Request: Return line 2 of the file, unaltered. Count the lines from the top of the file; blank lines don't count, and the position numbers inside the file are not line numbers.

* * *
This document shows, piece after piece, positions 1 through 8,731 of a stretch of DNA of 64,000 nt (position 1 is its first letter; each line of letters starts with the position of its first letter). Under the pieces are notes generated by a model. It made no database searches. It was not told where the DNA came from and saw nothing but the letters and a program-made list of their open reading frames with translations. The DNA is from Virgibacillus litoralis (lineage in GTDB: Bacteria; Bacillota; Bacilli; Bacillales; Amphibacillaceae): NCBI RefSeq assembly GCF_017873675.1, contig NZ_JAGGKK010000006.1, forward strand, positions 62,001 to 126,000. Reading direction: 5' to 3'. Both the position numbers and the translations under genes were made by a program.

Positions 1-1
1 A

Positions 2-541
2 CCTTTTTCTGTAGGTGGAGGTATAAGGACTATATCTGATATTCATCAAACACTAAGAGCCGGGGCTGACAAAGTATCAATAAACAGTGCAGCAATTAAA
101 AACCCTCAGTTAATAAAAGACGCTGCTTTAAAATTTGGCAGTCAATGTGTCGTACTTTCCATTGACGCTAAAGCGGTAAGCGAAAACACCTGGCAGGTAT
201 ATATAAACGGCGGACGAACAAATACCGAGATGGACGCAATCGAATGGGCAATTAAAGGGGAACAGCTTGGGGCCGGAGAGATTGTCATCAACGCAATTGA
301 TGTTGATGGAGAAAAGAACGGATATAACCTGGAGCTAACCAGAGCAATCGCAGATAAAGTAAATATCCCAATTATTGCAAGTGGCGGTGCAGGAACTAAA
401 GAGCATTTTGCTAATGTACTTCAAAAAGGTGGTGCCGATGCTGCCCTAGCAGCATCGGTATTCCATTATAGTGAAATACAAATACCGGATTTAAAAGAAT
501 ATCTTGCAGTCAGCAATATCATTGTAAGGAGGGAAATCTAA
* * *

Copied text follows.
Positions 1-1